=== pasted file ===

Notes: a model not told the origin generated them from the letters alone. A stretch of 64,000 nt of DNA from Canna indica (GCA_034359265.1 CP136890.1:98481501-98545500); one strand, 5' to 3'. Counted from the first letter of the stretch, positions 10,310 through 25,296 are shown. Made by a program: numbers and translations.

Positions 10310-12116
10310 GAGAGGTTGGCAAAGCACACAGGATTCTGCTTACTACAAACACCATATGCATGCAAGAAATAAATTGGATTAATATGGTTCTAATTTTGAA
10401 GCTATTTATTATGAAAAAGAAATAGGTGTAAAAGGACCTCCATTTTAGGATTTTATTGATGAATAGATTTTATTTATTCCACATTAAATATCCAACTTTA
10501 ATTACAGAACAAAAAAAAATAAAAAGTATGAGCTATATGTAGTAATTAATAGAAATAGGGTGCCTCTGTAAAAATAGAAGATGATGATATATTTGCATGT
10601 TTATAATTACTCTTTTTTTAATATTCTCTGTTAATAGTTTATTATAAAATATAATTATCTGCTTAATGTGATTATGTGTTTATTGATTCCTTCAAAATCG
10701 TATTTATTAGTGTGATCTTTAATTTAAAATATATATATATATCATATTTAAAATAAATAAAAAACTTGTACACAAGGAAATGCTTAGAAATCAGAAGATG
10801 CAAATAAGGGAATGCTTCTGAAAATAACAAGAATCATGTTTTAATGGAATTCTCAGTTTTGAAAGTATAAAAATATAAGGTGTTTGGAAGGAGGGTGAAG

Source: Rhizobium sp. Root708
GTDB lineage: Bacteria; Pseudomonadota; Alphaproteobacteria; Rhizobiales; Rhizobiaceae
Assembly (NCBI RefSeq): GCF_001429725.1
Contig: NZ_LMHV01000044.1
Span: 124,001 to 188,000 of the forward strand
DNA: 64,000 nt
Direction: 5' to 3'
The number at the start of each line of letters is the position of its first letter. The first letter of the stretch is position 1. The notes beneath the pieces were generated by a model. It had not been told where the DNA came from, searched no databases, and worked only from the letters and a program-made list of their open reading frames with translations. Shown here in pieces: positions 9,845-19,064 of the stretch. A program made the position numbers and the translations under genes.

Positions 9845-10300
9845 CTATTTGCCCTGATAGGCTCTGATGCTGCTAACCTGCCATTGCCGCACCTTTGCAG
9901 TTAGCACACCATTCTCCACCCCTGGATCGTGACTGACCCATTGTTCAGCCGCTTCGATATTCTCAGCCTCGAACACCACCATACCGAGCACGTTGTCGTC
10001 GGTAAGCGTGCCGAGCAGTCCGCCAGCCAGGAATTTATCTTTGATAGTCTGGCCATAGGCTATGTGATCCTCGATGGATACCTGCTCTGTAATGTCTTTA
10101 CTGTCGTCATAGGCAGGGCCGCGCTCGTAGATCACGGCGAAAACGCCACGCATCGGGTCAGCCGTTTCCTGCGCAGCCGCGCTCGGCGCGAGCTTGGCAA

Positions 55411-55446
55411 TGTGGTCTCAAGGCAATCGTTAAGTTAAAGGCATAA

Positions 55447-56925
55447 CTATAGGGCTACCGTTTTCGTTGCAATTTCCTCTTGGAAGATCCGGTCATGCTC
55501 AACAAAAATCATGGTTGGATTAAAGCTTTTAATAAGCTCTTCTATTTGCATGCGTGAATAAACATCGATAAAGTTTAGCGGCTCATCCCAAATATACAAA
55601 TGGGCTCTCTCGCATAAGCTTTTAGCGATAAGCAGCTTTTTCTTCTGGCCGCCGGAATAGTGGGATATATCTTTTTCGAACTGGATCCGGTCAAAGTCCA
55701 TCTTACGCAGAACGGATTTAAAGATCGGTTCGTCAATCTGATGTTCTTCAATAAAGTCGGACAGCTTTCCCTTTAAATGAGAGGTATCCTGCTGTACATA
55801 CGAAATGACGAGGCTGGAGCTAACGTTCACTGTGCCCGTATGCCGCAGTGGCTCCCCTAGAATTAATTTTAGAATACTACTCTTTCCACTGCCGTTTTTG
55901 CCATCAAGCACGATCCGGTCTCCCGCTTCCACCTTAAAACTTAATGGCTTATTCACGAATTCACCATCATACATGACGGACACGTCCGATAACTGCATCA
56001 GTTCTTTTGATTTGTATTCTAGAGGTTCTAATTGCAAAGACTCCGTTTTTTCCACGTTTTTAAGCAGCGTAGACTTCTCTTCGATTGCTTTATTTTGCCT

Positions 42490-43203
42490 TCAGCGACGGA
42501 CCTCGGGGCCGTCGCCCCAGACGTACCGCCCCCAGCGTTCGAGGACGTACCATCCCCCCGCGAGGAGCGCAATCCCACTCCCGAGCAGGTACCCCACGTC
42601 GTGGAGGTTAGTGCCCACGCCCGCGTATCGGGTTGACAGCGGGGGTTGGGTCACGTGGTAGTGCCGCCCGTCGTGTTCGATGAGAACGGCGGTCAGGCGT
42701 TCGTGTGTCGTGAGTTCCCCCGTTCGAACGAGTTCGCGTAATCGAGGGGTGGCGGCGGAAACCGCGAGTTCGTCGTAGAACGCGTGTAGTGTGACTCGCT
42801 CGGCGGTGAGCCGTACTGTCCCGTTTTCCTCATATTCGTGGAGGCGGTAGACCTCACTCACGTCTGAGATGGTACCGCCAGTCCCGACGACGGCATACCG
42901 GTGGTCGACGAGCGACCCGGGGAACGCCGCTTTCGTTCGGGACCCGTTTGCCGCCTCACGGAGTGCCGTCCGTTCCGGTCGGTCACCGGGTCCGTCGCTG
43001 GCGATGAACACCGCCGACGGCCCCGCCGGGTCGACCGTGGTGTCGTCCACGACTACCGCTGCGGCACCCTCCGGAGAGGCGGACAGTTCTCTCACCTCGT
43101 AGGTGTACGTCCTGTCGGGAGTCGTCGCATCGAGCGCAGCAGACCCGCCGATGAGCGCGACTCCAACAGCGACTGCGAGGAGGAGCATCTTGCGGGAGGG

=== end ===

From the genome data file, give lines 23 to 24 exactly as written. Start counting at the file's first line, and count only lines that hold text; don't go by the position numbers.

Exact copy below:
55411 TGTGGTCTCAAGGCAATCGTTAAGTTAAAGGCATAA

Positions 55447-56925